25/01/2012 04:43 GMT | Updated 25/01/2012 06:01 GMT

Mayors For 11 English Cities Fast-Tracked For 'Super Thursday' Elections

Elections for mayors in 11 English cities will be held in November, after ministers decided to bring forward referendums on creating the posts to May this year.

Birmingham, Liverpool, and Bristol are widely expected to join London in having a directly elected mayor and vote in favour of the proposals when referendums are held on 3 May, or "super Thursday".

Residents in Bradford, Coventry, Leeds, Manchester, Newcastle, Nottingham, Sheffield and Wakefield are also being polled.

Greg Clark, the cities minister, is due to announce the revised timetable for the elections in a speech on Wednesday.

"Elected mayors provide cities with the strong, visible leadership that can help them prosper nationally and internationally," he will say. "This is an opportunity for each city to transform itself for the better.

"The world's great cities have mayors who lead for their city on the national and international stage, attracting investment and jobs. We believe that mayors can help English cities achieve their full potential too."

While the policy is being pushed by the coalition, it appears that Labour may be the biggest beneficiaries, with several backbench MPs believed to be interested in the jobs.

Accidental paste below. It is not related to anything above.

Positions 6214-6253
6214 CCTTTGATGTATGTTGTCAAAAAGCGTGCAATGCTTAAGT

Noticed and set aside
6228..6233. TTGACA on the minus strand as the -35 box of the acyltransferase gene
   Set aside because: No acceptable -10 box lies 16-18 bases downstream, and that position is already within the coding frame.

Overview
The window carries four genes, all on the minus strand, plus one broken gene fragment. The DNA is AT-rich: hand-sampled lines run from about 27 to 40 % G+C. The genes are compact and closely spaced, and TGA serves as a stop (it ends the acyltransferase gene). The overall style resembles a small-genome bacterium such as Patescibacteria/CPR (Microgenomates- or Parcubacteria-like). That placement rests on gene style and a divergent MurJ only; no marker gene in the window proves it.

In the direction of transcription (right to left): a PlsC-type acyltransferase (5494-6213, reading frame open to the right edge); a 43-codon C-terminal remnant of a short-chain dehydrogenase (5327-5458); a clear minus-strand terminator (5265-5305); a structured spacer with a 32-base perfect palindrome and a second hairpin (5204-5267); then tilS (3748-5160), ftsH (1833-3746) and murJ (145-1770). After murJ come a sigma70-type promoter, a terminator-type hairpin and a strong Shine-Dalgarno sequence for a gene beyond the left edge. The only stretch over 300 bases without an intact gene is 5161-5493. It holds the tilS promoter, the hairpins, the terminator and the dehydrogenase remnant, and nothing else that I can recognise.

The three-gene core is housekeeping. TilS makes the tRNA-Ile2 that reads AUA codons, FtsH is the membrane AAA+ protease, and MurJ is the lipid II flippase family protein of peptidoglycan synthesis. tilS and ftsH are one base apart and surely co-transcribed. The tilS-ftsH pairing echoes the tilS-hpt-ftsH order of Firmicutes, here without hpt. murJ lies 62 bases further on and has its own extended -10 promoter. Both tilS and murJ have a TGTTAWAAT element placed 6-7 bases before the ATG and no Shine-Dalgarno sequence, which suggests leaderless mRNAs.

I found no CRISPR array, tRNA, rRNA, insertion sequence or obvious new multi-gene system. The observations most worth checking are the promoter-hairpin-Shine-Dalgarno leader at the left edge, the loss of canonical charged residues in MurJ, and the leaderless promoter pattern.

Long time Birmingham MP Gisela Stuart has been tipped by some to take over England's second city, as has former MP Sion Simon.

While former Labour defence secretary Bob Ainsworth has been suggested as a possible candidate to run Coventry.

By contrasts the Tories are yet to find any high profile candidates to take on the challenge.

However the mayoral elections could cause a headache for Ed Miliband as the polls would trigger by-elections in the vacated parliamentary seats, some of which are highly marginal such as Stuart's.

The Times reported that the new mayors can expect to earn between £80,000 and £100,000, much higher than an MPs’ salary of £65,738.

The range of powers available are also likely to prove attractive, with portfolios covering housing, transport, planning and health.

A shake up of the electoral map for Westminster elections could also persuade some MPs to voluntarily step down from parliament in favour of running for Mayor.